Of Fantasy and Fitness

IMG_0015Tolkien’s hobbits, with their mills and postal service and gardeners, are “historically” anachronistic, and as such even the hobbit heroes prefer their adventures tucked safely away in books where they belong while the hobbits themselves stay snug in their holes with their pipes and their beer and their warming fires. I’m going to use this as a model of modernity, and yet the hobbits’ culture is not entirely our own. It can be assumed that their prodigious amounts of comfort food are grown by themselves, organically, which requires hard work; their children roam the fields and forests in search of physical entertainments, and, again, their more specifically “escapist” entertainments are in books, not in video screens and headsets and speakers as they are for so many in our current generation.

There is much psychological ore to be mined out of this need — even for those of us lucky enough to be living in periods and places of relative safety and prosperity — to yearn for and fantasize for difficult, violent, even horrific times and situations. This little essay makes no attempt to address such a difficult dichotomy. Instead I want to address the apparent disparity between what so many moderns appear to value in their fantasies vs their behaviors in “reality.”

With what I’m about to say, I do not intend to perpetuate the stereotype that gamers are sugar-addicted, fat and lazy (or thin and hyperactive, for that matter). Indeed, I’m not sure if the health problems and lifestyle choices that assail the gamer community are significantly larger in proportion than those within any sub-community within the developed western and westernized nations. What I’m addressing is the disparity between the health of many gamers vs what I’m assuming must be their idealized selves.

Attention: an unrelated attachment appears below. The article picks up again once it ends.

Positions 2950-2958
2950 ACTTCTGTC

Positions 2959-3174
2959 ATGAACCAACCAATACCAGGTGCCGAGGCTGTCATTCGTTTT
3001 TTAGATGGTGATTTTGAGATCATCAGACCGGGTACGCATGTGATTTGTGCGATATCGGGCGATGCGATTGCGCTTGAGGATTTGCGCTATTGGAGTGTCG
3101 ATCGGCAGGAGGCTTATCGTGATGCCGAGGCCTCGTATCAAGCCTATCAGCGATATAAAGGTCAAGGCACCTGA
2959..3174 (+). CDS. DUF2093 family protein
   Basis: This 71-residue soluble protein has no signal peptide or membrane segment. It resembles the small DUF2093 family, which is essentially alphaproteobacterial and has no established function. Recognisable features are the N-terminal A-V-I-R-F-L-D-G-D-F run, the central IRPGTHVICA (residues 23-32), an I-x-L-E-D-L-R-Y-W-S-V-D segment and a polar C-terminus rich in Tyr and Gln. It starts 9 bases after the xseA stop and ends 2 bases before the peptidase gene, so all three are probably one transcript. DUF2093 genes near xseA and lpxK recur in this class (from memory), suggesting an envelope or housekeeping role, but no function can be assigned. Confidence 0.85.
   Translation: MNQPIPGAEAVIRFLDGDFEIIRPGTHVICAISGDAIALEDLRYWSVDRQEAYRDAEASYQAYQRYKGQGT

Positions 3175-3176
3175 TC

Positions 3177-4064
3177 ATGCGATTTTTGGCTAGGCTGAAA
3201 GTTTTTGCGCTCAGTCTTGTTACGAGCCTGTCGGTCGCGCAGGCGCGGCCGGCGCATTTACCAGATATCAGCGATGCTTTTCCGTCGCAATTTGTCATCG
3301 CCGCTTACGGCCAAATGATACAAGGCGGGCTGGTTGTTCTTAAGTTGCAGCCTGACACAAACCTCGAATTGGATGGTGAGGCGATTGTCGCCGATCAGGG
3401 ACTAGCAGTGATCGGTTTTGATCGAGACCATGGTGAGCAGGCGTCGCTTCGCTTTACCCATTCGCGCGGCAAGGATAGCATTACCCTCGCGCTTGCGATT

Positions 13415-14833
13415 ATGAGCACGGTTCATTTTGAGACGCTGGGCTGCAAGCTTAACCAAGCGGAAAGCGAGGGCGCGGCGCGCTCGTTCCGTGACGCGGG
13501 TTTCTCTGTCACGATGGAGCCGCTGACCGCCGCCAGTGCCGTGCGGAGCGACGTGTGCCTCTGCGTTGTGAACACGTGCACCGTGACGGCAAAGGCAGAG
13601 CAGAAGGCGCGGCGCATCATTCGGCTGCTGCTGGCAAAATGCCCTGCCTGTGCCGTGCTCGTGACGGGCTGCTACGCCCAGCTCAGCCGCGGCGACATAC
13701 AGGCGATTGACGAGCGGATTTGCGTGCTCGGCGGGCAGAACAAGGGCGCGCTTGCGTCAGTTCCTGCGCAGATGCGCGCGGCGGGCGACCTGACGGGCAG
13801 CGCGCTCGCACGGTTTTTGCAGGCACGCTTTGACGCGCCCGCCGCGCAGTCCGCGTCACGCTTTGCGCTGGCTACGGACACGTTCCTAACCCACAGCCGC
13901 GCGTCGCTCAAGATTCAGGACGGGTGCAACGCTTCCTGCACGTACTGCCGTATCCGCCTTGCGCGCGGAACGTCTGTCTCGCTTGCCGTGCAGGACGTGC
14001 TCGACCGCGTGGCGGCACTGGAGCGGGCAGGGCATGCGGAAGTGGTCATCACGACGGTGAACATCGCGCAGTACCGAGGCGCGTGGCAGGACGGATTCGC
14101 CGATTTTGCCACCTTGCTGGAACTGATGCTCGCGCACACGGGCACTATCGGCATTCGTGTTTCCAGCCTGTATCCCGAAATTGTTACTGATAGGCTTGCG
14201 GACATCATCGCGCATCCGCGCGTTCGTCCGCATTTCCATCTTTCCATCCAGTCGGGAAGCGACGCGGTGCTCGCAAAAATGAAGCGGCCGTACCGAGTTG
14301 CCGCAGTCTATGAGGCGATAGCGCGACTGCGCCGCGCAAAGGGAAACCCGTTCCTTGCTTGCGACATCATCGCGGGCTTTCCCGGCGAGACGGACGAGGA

A close friend has shared with me that, in his 20s, he struck upon a profound and transformative insight. He had been spending hours of his “real” life exercising his Grand Theft Auto character to improve that character’s abilities. And then he thought, “I can do this to myself. For real.” And he did. He became a lean and muscular man.

I didn’t pay much attention to my own health during high school and in my 20s. Perhaps it had something to do with that legendary sense of invulnerability or that belief that one has all the time in the world (or too little of it, conversely, for the apocalyptically minded who believe they are fated to die like a rockstar at 27). Or perhaps it has something to do with the stereotypical apathy of youth. But I had been raised by a mother who had put good stuff into me — she had been ahead of the curve from everything from healthy, organic eating to avoiding all things artificial such as synthetic clothes and carpeting and perfumes. I had a genetic reserve from which, during my coming-of-age, I made extensive withdrawals. However, as it says in the Bible, raise a child in the ways of the Lord and, when he is older, he will not depart from it: as an adult, I returned to my mother’s “faith.”

Still, though I try to follow a correct diet now, though I get plenty of exercise by walking, whenever possible, to my destinations, and though I get even more exercise through gardening and added benefits from eating organic fruits grown by my own hands, I still don’t exercise enough to reach my fantasy ideal. This is because exercise–real exercise–is just so boring. In a very real way modernity has turned much of humanity into caged hamsters. No longer do humans grow to heroic statures by adhering to the evolutionary tradition of farming by hand, by hunting and tracking and fishing and yes, I suppose, by warring, but instead they run, indoors, on a moving track, or they pull on weighted pulleys, all the while surrounded by glowing screens and inspirational rock or metal music.